Breakthrough is needed on climate reparations
Bradley Blankenship
Homes are surrounded by floodwaters in Baluchistan, Pakistan, August 29, 2022. /CFP
Homes are surrounded by floodwaters in Baluchistan, Pakistan, August 29, 2022. /CFP

Homes are surrounded by floodwaters in Baluchistan, Pakistan, August 29, 2022. /CFP

Editor's note: Bradley Blankenship is a Prague-based American journalist, political analyst and freelance reporter. The article reflects the author's opinions and not necessarily the views of CGTN.

Given the high stakes and recent devastating floods in Pakistan that caused tens of billions in damages and displaced tens of millions of people, the upcoming 2022 United Nations Climate Change Conference in Egypt could not be more relevant. One of the most critical issues expected to be discussed during the meeting, dubbed COP 27, is climate reparations. This remains a perennial point of contention. 

The idea is that countries, which have contributed the most to the climate crisis, should compensate and assist countries that are the most impacted by climate change. This stands in line with what diplomats call "loss and damage," which ought to morph into a formal legal framework in the coming years. 

According to a report by Bloomberg, the United States, the world's largest economy and the political center of the Western world, is on board with reparation talks. However, officials cited by the paper are stopping short of "any explicit push for new aid or funding in an agenda item framing the talks." Apparently, the U.S. stands squarely against a large group of nations that are vulnerable to extreme climate events. 

Likewise as seen in last year's COP 26, the European Union joined Washington in halting concrete measures to assist hard-hit countries. Their collective insistence to dismiss any measure that would support them, the highest historical contributors to carbon emissions, pay out dividends to developing countries in critical need of assistance halted any deal during that time. 

But as stated earlier, the recent devastating events in Pakistan have made it more salient to support reparations. Unfairly, countries such as Pakistan have contributed the least toward carbon emissions over the past 200 years since the the era of the Industrial Revolution and are suffering the most.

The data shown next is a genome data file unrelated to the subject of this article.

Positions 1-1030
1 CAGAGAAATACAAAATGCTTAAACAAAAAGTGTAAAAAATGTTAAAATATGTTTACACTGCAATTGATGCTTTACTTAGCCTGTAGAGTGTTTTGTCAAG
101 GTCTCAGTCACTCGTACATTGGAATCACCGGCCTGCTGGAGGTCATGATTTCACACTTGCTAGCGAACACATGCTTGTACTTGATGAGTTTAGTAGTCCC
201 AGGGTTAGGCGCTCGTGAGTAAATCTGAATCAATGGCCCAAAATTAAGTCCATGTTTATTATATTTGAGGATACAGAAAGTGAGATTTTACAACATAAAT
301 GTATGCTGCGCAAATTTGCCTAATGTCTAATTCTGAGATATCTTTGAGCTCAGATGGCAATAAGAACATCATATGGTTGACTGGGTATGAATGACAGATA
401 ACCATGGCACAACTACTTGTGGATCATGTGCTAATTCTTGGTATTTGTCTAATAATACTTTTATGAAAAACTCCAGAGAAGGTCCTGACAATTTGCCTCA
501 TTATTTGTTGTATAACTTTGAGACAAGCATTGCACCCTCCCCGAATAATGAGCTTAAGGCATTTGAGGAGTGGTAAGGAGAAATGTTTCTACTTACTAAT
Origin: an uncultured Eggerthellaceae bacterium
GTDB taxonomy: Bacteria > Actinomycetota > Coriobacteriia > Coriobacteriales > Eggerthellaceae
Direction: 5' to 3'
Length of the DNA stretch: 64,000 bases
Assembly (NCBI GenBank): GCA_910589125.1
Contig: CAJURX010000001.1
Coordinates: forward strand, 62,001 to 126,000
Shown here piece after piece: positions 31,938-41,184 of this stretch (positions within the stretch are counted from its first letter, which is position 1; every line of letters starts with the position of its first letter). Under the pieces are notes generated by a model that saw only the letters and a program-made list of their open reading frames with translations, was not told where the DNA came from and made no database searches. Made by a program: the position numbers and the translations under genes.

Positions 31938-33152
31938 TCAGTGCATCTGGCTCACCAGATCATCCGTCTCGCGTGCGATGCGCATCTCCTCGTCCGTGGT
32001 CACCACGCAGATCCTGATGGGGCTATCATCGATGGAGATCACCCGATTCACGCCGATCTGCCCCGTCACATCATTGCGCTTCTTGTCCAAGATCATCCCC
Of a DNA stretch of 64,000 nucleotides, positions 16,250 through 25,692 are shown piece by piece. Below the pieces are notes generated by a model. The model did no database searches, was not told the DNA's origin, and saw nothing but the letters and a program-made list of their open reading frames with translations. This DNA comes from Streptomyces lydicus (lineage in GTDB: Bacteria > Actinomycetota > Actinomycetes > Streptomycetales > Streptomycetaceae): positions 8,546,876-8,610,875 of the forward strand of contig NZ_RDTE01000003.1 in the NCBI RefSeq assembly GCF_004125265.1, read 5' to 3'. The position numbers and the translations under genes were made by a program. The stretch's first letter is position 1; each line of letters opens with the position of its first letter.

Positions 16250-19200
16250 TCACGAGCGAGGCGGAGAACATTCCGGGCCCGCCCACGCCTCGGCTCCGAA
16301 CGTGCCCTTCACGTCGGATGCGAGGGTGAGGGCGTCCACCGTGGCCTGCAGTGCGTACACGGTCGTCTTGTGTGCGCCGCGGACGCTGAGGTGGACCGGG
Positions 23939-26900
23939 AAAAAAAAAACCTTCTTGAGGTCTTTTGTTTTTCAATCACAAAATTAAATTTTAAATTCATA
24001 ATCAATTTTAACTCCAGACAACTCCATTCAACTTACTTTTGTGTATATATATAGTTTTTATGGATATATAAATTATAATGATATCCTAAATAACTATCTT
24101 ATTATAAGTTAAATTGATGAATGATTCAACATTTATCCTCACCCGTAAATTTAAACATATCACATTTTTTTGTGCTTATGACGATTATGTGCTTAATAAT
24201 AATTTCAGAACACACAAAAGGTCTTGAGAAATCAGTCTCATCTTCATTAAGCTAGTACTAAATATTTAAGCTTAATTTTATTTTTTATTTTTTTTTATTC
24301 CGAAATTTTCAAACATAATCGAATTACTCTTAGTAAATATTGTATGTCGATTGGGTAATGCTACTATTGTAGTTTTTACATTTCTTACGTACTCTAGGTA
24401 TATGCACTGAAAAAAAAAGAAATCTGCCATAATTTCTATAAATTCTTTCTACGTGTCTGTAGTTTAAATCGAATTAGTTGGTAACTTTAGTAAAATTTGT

Accordingly, the largest negotiating bloc at COP 27, the Group of 77 (G77) and China, has insisted on adopting a formal mechanism for assessing "loss and damage" and issuing compensation. This is a key consideration for climate justice. Countries that have hardly contributed to the breakdown of our planet's natural climate should not be required to face the challenges alone. 

Internally displaced people use a boat to cross the flooded area, Sindh, Pakistan, September 27, 2022. /CFP
Internally displaced people use a boat to cross the flooded area, Sindh, Pakistan, September 27, 2022. /CFP

Internally displaced people use a boat to cross the flooded area, Sindh, Pakistan, September 27, 2022. /CFP

This is true when the climate crisis will impact developed countries, even if they believe now they are insulated from it. One key consideration is the looming climate refugee crisis. The floods in Pakistan displaced millions of people and instigated a major refugee crisis in the South Asian country. As the negative effects of climate change deepen, this is an issue that will become much more pronounced in the future – and governments in Europe and North America are already reeling with a refugee crises now spurred by global conflicts, never mind climate change. 

Accordingly, climate reparations should not be deemed a mere handout but rather an investment for the future. Helping countries to overcome the challenges brought about by climate change with aid and investment can mitigate the impact of climate change that will materialize in the near future. Recipient countries can tackle these challenges more effectively before they lead to an even bigger crises. 

Any discussions of climate justice should be met with more ambitious goals from Western countries in cutting emissions and reaching carbon neutrality. The EU has set a goal and established a Green Deal; however they fall short of what's required from the 27-nation bloc in order to meet the UN-established goals. The U.S. President Joe Biden administration has set out less ambitious goals for the world's largest economy, since the United States, and a series of internal political and judicial rows mean that achieving them could be impossible. 

Western countries need to go beyond paying lip service on climate justice and to act accordingly. Concerns over "corruption and waste" routinely brought forward by these countries in explaining their reluctance to assist developing countries are just finger-wagging and a waste of time. The reality is that Climate change is no longer an issue for the future and UN-issued goals are no longer tenable. The focus must be about mitigating the human toll of the climate crisis, starting with paying out losses and damages to the most impacted countries. 

The prospects of any diplomatic breakthrough on losses and damages are low given the consensus that's needed under this UN format. But without this bare minimum, humanity will not be equipped to address the most pressing humanitarian crisis we have ever collectively faced. This fact alone should send shockwaves through each and every Western capital.

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